SFMoMA Joins Google

The San Francisco Museum of Modern Art (SFMOMA) is among several California museums included in the global expansion of Google’s pioneering Art Project, originally launched in February of 2011 and now unveiled in a significantly enhanced platform on Tuesday, April 3. An online compilation of high-resolution images and virtual gallery tours from a broad range of art institutions, the Google Art Project now involves 151 partners in 40 countries and enables art lovers everywhere to discover more than 30,000 objects from collections and cultures worldwide—all in one place and just clicks away.

Saluting creativity in its own region—a renown center of innovative thinking—SFMOMA’s initial contribution to the project represents a sampling of the rich history and diversity of art making in the Bay Area, with 26 works by artists such as Robert Bechtle, Joan Brown, Harrell Fletcher and Miranda July, Jim Goldberg, David Ireland, Dorothea Lange, Barry McGee, Eadweard Muybridge, David Park, Leslie Shows, Clyfford Still, Peter Wegner, and Henry Wessel, among others. Visitors to SFMOMA’s pages of the Art Project will be able to access video footage, biographies, and deep insight into the work of all these artists without ever leaving the interface.

Although SFMOMA’s collection has grown to become truly international in both scope and importance, its effort to explore the most compelling work of the region has remained a significant focus since the museum’s founding in 1935. SFMOMA will expand its offerings to the Google Art Project in the coming months to include works by more national and international artists.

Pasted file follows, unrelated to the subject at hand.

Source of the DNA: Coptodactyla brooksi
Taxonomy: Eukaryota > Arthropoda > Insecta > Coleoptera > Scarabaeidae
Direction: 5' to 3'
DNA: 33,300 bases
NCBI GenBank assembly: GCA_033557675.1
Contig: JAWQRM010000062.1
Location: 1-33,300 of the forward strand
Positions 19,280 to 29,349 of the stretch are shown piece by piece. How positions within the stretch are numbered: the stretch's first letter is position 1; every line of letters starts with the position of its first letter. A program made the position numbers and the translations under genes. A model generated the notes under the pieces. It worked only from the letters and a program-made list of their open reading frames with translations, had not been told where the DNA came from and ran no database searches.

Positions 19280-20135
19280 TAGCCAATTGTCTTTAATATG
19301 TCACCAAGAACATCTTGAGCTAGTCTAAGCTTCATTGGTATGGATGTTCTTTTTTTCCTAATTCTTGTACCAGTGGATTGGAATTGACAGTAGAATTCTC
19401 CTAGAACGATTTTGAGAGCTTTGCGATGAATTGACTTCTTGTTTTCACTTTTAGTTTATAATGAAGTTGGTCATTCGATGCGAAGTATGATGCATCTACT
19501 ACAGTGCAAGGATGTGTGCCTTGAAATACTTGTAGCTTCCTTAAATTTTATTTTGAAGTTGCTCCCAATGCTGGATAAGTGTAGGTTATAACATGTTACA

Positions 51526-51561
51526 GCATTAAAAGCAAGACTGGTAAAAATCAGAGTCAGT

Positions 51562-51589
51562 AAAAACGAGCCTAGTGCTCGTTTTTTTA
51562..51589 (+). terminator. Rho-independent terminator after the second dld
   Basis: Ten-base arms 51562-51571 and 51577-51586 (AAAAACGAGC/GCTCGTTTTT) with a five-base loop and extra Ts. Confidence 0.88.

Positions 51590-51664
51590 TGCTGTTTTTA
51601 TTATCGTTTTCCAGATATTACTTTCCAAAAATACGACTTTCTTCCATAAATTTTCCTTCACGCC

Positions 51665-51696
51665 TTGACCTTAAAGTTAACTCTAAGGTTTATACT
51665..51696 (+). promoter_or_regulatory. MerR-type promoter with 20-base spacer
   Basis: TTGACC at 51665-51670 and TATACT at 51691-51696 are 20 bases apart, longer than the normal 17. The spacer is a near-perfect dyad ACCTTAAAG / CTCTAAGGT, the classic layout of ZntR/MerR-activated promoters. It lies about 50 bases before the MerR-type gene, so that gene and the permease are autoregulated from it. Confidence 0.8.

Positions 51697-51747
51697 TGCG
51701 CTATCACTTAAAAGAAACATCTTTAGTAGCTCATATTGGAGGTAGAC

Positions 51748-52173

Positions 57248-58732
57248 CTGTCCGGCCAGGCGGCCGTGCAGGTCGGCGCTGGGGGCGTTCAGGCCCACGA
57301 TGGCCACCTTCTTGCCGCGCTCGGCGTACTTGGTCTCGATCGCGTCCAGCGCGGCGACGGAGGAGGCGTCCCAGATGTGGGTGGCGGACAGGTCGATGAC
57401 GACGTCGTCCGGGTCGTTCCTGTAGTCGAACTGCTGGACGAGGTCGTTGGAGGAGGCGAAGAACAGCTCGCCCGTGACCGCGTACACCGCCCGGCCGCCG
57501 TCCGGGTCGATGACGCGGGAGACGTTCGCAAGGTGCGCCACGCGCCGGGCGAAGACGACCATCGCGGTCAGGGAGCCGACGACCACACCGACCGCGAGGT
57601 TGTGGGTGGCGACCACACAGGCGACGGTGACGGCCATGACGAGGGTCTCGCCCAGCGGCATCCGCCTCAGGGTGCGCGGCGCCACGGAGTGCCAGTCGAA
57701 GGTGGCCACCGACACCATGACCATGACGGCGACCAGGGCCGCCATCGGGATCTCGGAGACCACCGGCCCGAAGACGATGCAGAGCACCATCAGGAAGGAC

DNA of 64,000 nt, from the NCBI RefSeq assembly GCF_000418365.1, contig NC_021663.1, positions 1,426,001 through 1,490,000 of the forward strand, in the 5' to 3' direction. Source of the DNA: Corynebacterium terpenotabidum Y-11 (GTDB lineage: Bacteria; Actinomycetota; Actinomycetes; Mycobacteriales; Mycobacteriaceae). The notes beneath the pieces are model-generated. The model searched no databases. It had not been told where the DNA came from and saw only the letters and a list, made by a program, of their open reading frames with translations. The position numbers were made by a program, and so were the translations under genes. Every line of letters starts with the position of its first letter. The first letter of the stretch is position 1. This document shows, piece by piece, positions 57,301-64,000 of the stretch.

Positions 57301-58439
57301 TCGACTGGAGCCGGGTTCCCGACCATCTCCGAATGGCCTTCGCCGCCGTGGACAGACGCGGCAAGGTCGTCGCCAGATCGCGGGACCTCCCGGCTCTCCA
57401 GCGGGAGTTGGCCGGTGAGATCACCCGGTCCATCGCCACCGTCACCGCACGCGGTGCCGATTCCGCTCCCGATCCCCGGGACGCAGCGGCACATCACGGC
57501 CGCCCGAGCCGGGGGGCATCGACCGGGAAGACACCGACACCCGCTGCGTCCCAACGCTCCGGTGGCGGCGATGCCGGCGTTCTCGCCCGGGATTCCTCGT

“SFMOMA is widely acknowledged as a leader among museums worldwide for our inventive approach to online engagement, and this exciting project furthers our commitment to extend compelling experiences with contemporary art into the digital realm,” says SFMOMA Director Neal Benezra. “We are thrilled to join with Google and our forward-thinking museum partners to broaden access to art, which is so crucial to cultural vitality and particularly important at a time when many schools are struggling to provide even minimal arts education.”

“Over the past decade SFMOMA has explored various strategies for enhancing the museum experience through digital outreach,” says Chad Coerver, Chief Content Officer at SFMOMA. “For us Google’s Art Project is less about unmooring objects in our collection from their onsite context, and more about creating an opportunity for online audiences to delve into museums’ collective knowledge, share their own virtual collections, and participate in an international conversation about art.”

Users can browse Google Art Project content by artist name, artwork titles, medium, museum, country, or time period. The “create an artwork collection” feature allows users to save specific views of any artwork and build their own personalized collections. Comments can be added to each painting and the whole collection can then be shared, making the platform ideal for group collaboration. Using the “discover” tool, online visitors can also easily explore works across participating partners, going deeper into works by a particular artist represented in multiple collections.

Explore the Google Art Project and learn more about its expanded features.